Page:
£1m for victims of antisocial behaviour and crime
This was published under the 2010 to 2015 Conservative and Liberal Democrat coalition government
Victims of crime and antisocial behaviour, including bereaved families, will benefit from additional support in their communities.
New funding of £1m will be spent across the country to ensure victims and witnesses are given a powerful local voice ahead of the introduction of Police and Crime Commissioners (PCCs) next year.
The commissioner for victims and witnesses, Louise Casey, will work in partnership with Victim Support, the national charity for victims, to set up a network of advocates who will:
- hear directly from victims and witnesses about their experiences through public meetings, links with victims’ groups, surveys and discussions with residents in high-crime areas
- look at what is in place to help victims locally, whether victims can access these services and if all the victims that need help are getting it, particularly those who need it most
- set out what needs to be done locally to better protect and support victims
- make sure local crime and policing strategies reflect victims’ needs and priorities, so that victims have a proper voice locally
- advise PCCs on local issues and victims’ needs from their introduction in 2012
Home Secretary statement
The Home Secretary said: ‘Crime and antisocial behaviour blights communities and can make people’s lives an absolute misery, in some cases leading to tragic consequences.
‘I am delighted this money will see victims better represented at a local level ahead of PCCs who will take forward this important work from May next year.
‘We are also currently consulting on a new way to tackle antisocial behaviour including giving residents the power to compel local agencies to take action against repeat offenders.’
Statement from Louise Casey
Louise Casey said: ‘I am delighted that the Home Secretary has allocated funds of £1 million for prioritising victims - this is a real show of support from the government.
‘The role of PCCs has been designed to bring in much needed local accountability on crime and policing and I welcome their clear obligation to represent the needs of victims of crime in the communities they will serve.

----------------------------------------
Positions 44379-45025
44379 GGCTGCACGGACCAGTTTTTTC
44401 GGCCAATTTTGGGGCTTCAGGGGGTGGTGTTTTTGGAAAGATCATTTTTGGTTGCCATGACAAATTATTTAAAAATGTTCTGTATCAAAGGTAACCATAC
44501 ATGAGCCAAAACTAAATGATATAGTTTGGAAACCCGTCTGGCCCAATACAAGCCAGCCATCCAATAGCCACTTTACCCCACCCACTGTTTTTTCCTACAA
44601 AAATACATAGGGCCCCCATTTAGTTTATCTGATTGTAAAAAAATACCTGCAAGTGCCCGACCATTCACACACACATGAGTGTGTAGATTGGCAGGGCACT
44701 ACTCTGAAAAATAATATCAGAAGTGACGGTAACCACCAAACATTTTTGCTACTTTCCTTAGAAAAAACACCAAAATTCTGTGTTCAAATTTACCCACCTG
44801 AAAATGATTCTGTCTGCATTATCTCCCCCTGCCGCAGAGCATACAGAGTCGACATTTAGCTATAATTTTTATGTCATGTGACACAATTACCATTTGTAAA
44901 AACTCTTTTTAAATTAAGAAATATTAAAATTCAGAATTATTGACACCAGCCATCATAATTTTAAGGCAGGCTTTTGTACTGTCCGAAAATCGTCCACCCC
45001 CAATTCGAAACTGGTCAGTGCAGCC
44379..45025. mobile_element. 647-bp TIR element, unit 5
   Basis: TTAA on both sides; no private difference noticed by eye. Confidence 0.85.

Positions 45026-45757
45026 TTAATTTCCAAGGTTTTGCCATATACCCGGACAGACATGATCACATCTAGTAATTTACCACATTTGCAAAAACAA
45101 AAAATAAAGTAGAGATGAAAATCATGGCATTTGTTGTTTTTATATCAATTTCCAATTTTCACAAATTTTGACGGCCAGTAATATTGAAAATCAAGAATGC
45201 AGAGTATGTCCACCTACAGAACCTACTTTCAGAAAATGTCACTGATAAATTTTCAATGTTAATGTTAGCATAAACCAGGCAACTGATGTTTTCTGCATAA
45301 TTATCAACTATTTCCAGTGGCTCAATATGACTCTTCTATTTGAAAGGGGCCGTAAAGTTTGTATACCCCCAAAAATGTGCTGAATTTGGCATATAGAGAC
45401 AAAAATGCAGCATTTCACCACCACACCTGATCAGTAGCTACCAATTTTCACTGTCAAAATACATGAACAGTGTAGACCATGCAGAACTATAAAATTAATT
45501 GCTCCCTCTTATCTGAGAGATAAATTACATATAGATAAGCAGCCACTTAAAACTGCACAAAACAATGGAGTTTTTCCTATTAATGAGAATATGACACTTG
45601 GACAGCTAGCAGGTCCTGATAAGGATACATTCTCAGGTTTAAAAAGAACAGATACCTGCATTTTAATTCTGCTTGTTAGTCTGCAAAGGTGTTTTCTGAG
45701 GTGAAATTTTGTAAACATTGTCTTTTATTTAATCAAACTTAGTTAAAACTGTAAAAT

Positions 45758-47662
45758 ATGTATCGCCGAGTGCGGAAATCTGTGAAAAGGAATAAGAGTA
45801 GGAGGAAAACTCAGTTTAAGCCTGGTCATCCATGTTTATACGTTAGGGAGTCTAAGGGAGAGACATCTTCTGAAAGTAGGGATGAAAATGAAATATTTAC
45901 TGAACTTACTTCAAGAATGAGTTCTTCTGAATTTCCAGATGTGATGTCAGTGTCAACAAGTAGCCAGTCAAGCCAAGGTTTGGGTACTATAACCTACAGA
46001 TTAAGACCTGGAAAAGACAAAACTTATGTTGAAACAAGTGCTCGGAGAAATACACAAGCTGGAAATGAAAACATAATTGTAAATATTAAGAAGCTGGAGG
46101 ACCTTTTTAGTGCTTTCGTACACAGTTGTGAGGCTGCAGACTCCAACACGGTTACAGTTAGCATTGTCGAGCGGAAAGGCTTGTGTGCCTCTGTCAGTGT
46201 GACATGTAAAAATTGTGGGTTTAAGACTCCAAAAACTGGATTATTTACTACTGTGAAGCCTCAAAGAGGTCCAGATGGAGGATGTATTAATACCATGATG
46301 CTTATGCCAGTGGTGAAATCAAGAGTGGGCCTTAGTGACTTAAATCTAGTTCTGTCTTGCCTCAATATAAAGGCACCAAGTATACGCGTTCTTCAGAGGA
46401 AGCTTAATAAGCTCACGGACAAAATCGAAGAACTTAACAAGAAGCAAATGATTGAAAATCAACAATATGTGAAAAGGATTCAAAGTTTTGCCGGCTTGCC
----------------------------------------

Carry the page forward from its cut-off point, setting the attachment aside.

‘This funding from the Home Secretary allows for the ground to be laid in advance of the arrival of PCCs to gauge what victims experiences are, what services are currently on offer and what more will need to be done.
‘I hope that it means PCCs will arrive with the full picture on victims’ priorities and can make any changes needed quickly. I believe this will mean that, in future, victims will then have a louder voice around the table of local crime and policing, where in the past it has often been neglected.’
Notes to editors
1. For more information about advocates and their role and to interview Louise Casey CB, commissioner for victims and witnesses, contact Philip Skelton at the Victims’ Commission on 0207 035 3851 or 07771 852880.
2. For more information about the commissioner for victims and witnesses, visit the Ministry of Justice website.
3. Visit the Victim Support website for more information about the organisation.
4. PCCs will be introduced from May next year in every police force area, replacing unaccountable Police Authorities. They will be directly elected by the public, set local policing priorities and hold chief constables to account whilst protecting the operational independence of the police. For further details please go to http://www.homeoffice.gov.uk/media-centre/news/police-crime-commissioners
5. The government recently set out new plans for tackling antisocial behaviour (ASB) with a public consultation following a review of ASB tools and powers. This includes a Community Trigger to give residents the power to compel local agencies to take action against local troublemakers. For more details visit the consultation pages of this website.
6. Earlier this year the government also announced trials in eight police force areas setting out a new approach for handling complaints of ASB. It includes a new system of logging complaints and improving the use of IT to share information that will help to quickly identify and protect vulnerable victims. For further details go to http://www.homeoffice.gov.uk/media-centre/press-releases/new-help-asb
7. For any other information please contact Home Office Press Office on 020 7035 3535.